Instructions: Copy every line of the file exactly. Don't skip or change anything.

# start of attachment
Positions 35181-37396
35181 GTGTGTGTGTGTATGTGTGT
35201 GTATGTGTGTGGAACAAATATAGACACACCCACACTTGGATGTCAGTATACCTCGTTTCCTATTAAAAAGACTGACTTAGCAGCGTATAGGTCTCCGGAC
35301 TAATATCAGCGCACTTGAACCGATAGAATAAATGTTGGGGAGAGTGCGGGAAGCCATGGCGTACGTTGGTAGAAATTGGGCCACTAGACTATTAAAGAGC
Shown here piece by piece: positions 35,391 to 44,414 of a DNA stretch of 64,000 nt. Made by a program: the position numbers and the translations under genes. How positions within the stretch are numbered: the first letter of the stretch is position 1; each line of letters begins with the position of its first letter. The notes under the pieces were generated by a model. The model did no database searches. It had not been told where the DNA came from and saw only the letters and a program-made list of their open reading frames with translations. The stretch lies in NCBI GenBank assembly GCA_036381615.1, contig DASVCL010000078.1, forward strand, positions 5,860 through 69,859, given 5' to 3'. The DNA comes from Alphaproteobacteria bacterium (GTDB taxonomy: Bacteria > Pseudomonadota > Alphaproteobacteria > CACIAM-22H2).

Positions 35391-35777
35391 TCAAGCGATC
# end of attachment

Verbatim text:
Positions 35181-37396
35181 GTGTGTGTGTGTATGTGTGT
35201 GTATGTGTGTGGAACAAATATAGACACACCCACACTTGGATGTCAGTATACCTCGTTTCCTATTAAAAAGACTGACTTAGCAGCGTATAGGTCTCCGGAC
35301 TAATATCAGCGCACTTGAACCGATAGAATAAATGTTGGGGAGAGTGCGGGAAGCCATGGCGTACGTTGGTAGAAATTGGGCCACTAGACTATTAAAGAGC
Shown here piece by piece: positions 35,391 to 44,414 of a DNA stretch of 64,000 nt. Made by a program: the position numbers and the translations under genes. How positions within the stretch are numbered: the first letter of the stretch is position 1; each line of letters begins with the position of its first letter. The notes under the pieces were generated by a model. The model did no database searches. It had not been told where the DNA came from and saw only the letters and a program-made list of their open reading frames with translations. The stretch lies in NCBI GenBank assembly GCA_036381615.1, contig DASVCL010000078.1, forward strand, positions 5,860 through 69,859, given 5' to 3'. The DNA comes from Alphaproteobacteria bacterium (GTDB taxonomy: Bacteria > Pseudomonadota > Alphaproteobacteria > CACIAM-22H2).

Positions 35391-35777
35391 TCAAGCGATC